Friday 27 October 2023

Fungal Foray at Dibbinsdale

Fungal Briefing by John Ratcliffe
Fungal Briefing by John Ratcliffe

A third fungal foray was held by Wirral Wildlife at Dibbinsdale Local Nature Reserve. Prior to the foray a recognisance survey was undertaken by John Ratcliffe of North-West Fungal Group, and it was found to be a fungal desert as a result of the dry weather. John added “Our only hope is rain.” The Eventbrite attendees were emailed to warn them the host of fungi may not be as impressive or abundant as other years. Luckily for these fungal detectives it did rain, it rained so much that the path by Otter’s Tunnel under the railway was flooded and the planned route was altered. The autumn flowers of the fungi came out, though not very as abundant in numbers a respectable diversity of 52 species were recorded with 30 species not having been recorded on the previous fungal foray here.

Amethyst Deceiver
Amethyst Deceiver

The gills/pores of a mushroom head give 20 times the area of the mushroom for spores' dispersal. It can be quite daunting with all those new names in English and Latin, but as the attendees went along, they started recognising the fungi that were seen early in the foray. Crib sheets of the previous year’s fungal records were provided to help recall the names.

One fungus found was the Beef Steak mushroom which when you pressed it oozed out red dye as you see in a steak. Also found was the attractive Amethyst Deceiver and a Blushing Bracket. Clive, another fungal expert, was full of anecdotes about each fungus. Cramp balls, so called as you put them down your breeches when on a long horse ride to prevent cramp. Birch Polypore can be dried and used as a razor strop, or the fresh elastic skin peeled into a strip could be used like a sticking plaster, with the inside being clean. John was pleased to see attendees were all interested. One of the attendees, Ben Hart, typed up a list of the species seen on the day in the evening, including the common and Latin names. John, our fungal leader, searched for the Horn of Plenty on the damp rock cutting on the banks of the river Dibbin but unfortunately, we did not find that this time. We will look for it during next autumn’s Fungal Foray.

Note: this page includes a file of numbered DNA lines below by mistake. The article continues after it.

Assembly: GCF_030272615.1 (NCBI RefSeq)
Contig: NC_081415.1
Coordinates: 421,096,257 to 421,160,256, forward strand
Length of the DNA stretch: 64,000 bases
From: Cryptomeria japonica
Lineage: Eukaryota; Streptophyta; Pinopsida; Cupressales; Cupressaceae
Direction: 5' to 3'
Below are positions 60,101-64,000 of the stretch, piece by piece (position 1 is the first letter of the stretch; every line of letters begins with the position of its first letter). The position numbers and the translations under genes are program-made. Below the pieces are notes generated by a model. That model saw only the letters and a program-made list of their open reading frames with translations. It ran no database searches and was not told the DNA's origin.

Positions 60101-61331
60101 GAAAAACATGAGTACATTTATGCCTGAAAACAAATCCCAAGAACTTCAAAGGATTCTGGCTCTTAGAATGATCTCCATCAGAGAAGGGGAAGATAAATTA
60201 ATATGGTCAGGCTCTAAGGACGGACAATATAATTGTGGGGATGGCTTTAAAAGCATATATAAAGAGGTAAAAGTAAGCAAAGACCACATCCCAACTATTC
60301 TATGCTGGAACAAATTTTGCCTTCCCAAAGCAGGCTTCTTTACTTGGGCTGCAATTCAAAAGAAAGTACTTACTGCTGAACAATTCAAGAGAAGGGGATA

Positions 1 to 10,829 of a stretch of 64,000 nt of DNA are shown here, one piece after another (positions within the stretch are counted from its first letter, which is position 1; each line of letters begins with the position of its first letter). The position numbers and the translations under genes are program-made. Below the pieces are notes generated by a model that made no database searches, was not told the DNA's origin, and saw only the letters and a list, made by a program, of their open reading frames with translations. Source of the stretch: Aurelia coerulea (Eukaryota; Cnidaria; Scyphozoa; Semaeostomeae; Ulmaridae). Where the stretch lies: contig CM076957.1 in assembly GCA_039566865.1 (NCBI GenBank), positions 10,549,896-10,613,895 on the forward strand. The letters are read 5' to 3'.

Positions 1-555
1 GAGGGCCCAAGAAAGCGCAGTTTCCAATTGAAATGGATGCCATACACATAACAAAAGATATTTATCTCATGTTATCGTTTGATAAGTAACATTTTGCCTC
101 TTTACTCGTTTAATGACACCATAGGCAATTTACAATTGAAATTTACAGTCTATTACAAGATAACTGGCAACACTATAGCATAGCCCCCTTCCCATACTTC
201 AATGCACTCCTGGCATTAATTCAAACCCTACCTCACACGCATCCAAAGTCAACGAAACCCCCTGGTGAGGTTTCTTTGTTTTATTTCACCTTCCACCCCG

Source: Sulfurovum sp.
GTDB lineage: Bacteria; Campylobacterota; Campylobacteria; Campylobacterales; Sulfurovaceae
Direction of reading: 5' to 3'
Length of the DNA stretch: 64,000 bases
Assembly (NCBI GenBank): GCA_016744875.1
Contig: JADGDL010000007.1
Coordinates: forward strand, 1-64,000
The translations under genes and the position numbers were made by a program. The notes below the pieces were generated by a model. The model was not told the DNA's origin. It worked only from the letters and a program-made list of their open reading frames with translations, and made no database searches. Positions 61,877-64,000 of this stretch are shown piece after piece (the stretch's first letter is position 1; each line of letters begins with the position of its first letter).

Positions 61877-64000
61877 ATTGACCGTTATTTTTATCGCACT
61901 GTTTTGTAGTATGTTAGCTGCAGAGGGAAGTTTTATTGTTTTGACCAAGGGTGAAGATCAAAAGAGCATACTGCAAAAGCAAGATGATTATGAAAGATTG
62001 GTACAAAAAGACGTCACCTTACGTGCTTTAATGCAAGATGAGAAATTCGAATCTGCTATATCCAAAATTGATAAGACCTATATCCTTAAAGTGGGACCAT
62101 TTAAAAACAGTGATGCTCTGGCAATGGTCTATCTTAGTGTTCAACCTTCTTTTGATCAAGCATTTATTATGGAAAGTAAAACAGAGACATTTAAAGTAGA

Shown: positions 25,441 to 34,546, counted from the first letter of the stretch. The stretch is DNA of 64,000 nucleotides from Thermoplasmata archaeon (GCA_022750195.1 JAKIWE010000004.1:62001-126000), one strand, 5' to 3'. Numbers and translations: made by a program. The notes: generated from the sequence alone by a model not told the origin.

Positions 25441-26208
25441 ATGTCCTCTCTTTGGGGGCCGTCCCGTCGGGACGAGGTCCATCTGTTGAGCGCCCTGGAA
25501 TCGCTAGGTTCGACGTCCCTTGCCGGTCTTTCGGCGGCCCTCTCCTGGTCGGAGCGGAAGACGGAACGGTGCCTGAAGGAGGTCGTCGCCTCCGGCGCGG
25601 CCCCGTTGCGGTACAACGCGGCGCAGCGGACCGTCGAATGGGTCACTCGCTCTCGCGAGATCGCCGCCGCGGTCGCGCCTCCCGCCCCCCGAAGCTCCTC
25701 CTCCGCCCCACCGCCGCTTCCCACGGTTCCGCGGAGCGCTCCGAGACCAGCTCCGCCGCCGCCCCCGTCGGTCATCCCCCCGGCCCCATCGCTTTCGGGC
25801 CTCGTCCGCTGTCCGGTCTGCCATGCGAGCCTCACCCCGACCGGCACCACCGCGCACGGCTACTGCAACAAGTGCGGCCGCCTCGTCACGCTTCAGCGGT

Horn of Plenty
Horn of Plenty

Thursday 19 October 2023

Your Views Wanted on Local Nature Recovery Strategy

A favourite Wirral view for many, looking over the Dee Estuary.
Photo: Tim Jokl, Flickr

How can we all encourage nature to recover in Wirral?

The first phase of public engagement for the Local Nature Recovery Strategy (LNRS) for the Liverpool City Region has begun.

The LNRS is a new plan designed to support and improve nature and biodiversity in the Liverpool City Region (Halton, Knowsley, Liverpool, Sefton, St Helens & Wirral). It will use key evidence and the views of local people. The LNRS will act as a blueprint for protecting and enhancing nature, and will:
  • Map our most important habitats
  • Map opportunities for nature recovery
  • List the priorities for reversing the decline in plant and animal species
In order to create this strategy, everyone can share their views on the nature, the places and the species that they value most.

A survey is live now and continuing until November 15th.

Please find the link to the survey here:

Thursday 12 October 2023

Apple Afternoon at New Ferry Butterfly Park